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Monday, Mar. 28: Happy birthday, Mom! (That No. 5 pic is for you.  Love.)

We had snow today. Of course, it was all gone by noon (the kids were disappointed), but still, it’s pretty cold for March. SOTD: Chanel Bois des Iles. I spritzed very lavishly, and got better than two hours’ lasting power this time, but had to hoover my arm to smell it past those first two hours. It’s a beautiful thing; I just wish it weren’t so darn retiring.

Tuesday, Mar. 29: Warmer today, but not immensely so. SOTD: Carnal Flower, beautiful.

SOTEvening, once the Carnal Flower was gone, continuing with the tuberose theme: Black Orchid Voile de Fleur. Funny how sometimes VdF is quietly pretty, sometimes quietly threatening, and sometimes outright sex-aaay. (Tonight? Sex-aay.)

Also funny how I hardly ever find Carnal Flower sexy. “Carnal”? Uh, not really. Anybody else got a different take on it?

Wednesday, Mar. 30: Rain, rain, rain. It rained all night, and looks like it’s gonna rain all day. I’m re-trying Xerjoff Elle, from a sample Dear Daisy sent me. Compared to the previous sample, which was carded but the vial unlabeled, thus leading me to wonder if the vial was really something else in the Elle card – well, it’s the same. Elle was described to me as “very floral,” but I’m getting a lot of caramel/cotton candy out of it. There is some rose in there, and possibly some jasmine and ylang, but mostly, it’s sweeeeeet. Nice for a gourmand, but definitely a gourmand.

Played Buzzwords at small group Game Night. Next week we’ll be back to Bible study, but this week was just for fun.

Thursday, Mar.31: Boring day at work. Buckets of rain. Bookworm had a meltdown right after I picked her and Gaze up from their respective track practices. (Okay, I might have given her the final nudge by insisting that she stop bossing her brother around, especially while his actual mother was within earshot. But still, she was already stressed by a Tough Love Coaches’ talk at practice – directed at the kids who aren’t working hard, clearly not at her – and by the prospect of making up her mind whether or not she intends to apply for the regional Governor’s School for Science and Technology, which is academically rigorous and offers college-equivalent credit courses. Classes run half a day, and start at 7:10 am, and I think she’s also worried about the possibility that she won’t get enough sleep.)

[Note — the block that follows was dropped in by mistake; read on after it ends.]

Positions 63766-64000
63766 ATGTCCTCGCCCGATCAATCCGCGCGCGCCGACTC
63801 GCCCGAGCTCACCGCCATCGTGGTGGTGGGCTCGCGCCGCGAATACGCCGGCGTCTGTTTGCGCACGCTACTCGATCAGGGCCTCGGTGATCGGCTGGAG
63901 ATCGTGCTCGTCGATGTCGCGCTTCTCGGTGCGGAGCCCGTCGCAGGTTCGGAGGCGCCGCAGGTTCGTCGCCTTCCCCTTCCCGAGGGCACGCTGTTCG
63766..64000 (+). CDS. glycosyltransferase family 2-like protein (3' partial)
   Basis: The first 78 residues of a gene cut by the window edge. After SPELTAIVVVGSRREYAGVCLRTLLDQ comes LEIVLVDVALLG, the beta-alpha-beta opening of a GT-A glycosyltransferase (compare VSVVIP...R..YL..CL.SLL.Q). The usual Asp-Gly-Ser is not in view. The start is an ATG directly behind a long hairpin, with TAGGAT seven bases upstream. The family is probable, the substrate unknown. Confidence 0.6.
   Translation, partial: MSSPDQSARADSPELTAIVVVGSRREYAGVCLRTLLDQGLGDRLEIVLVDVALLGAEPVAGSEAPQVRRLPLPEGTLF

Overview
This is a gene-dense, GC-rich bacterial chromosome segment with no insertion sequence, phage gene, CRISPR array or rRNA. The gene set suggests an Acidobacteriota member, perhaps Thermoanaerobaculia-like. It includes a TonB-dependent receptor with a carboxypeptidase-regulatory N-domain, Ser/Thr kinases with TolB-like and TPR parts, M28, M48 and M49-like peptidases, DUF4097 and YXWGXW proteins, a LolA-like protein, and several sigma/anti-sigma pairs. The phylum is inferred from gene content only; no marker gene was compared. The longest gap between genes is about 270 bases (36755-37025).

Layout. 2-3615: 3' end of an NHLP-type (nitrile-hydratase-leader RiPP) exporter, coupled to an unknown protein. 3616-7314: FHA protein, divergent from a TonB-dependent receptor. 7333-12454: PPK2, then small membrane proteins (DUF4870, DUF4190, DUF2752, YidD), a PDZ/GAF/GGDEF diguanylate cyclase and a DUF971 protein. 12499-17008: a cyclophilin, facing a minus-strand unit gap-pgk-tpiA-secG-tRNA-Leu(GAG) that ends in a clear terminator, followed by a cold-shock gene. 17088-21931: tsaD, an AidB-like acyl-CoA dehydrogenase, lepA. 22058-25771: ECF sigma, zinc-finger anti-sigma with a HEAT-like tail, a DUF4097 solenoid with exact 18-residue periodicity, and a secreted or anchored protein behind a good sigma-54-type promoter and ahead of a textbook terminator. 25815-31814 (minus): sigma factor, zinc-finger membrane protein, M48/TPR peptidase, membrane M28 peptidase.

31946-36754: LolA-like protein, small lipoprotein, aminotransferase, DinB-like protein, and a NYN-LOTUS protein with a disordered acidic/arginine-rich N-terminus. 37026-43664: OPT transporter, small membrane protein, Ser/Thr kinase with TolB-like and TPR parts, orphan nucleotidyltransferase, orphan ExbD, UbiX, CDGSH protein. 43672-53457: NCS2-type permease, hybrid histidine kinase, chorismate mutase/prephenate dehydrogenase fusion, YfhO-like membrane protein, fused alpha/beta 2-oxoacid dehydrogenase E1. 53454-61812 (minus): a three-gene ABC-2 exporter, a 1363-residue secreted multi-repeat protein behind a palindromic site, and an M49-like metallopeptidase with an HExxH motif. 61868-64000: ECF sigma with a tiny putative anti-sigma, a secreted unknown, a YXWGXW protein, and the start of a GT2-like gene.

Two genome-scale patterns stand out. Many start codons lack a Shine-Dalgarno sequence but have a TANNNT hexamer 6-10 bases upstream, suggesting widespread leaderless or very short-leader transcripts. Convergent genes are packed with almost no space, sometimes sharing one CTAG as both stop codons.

SOTD: Parfums de Nicolai Vanille Tonka. I don’t wear this decant often enough; it’s such a happy scent. Lime, spice, carnations, incense and vanilla… It’s beginning to come clear to me that I prefer my incense sweetened up, with vanilla or woods or rose. VT has the same sort of cola angle found in Youth Dew and Opium and Coco and all those heavy spicy orientals, but I hate the heavy orientals and love VT. Go figure.

Friday, Apr. 1: Lord willin’ an’ the crick don’t rise*, this will be my last Statement Day at the NAPA store. Ever. (* This is an old-fashioned country saying in the US – possibly limited to Southern usage, but possibly not – meaning, “Assuming that circumstances don’t intervene.” I’ve heard it all my life, but it’s one of those phrases that is passing out of general social conversation. Pretty soon, we’re all going to talk like news anchors on CNN…)

I am wearing vintage Emeraude parfum de toilette today, as a Personal Statement of the Scented Kind. And my boss sent me a lovely bouquet of mixed flowers – pink roses, lavender purple spider chrysanthemums, stargazer lilies, Bells of Ireland, baby’s breath, dark purple stock. That was sweet of him.

Went on a coffee-sweets-and-marriage-seminar date (sponsored by our church) with The CEO this evening. It was fun. It led to kissing, and who doesn’t need more of that? SOTE, once my Emeraude had worn off: Ferre 20.

Saturday, Apr. 2: Very strange weather: chilly, windy and cloudy early in the day, then 20 minutes of wet flurries, followed by more wind and sunshine. The CEO built a fire. We spared a thought for poor Bookworm, at a track meet today. (Brr! I remember a particularly miserable May Saturday in my own youth, when our year-round swim team went to an outdoor meet, and the weather turned out to be 60F and rainy – and of course, if the air temperature is 60, the water temperature is much colder. And then, we never really got dry after events, because it was, hello, raining. Ugh.)

SOTD: Oscar de la Renta parfum (vintage). I’ve seen mentions of the original Oscar scent being related both to Ysatis – a lemony white floral with a rich, dirty base – and to L’Origan. I’d describe it as a “soft, rich floral,” and although it’s supposedly full of tuberose, I wouldn’t say that tuberose plays a big part in its makeup. I liked the top and heart fairly well, although I’d say it’s distinctly reminiscent of ashtray for a good portion of its development. The drydown was something of a disappointment, however: a sweet, ambery wood, rather uninteresting. Perhaps my sample has suffered from age damage.

Sunday, Apr. 3: We celebrated my mother’s birthday today by driving to her house after church and making her a nice lunch (Honey-Ginger-Soy Salmon, rice, steamed broccoli, grilled pineapple, and chocolate mousse cake). I wore vintage Chanel No. 5 parfum in her honor. I smelled wonderful.

On the way home, we noticed one of the new bulls out in the road, and wound up chasing him back into the 20-Acre Field behind the house, and from there onto the Back Side. (Well, not so much “chasing” as “encouraging him to go where we wanted him to go.” It’s a lot like getting your kids to eat their veggies… easier than herding cats, I’ll tell you.)

Image is 1981 Chanel ad from ebay seller tallpalms.